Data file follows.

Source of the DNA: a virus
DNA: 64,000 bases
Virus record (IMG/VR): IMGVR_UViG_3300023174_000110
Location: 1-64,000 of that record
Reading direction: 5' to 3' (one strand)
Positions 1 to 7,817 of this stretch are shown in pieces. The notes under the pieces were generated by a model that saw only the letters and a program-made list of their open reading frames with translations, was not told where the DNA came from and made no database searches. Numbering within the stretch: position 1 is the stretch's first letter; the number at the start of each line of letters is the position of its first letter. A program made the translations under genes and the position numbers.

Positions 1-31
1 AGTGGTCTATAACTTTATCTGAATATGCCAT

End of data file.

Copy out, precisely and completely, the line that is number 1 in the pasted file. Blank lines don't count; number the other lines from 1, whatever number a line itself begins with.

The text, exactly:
Source of the DNA: a virus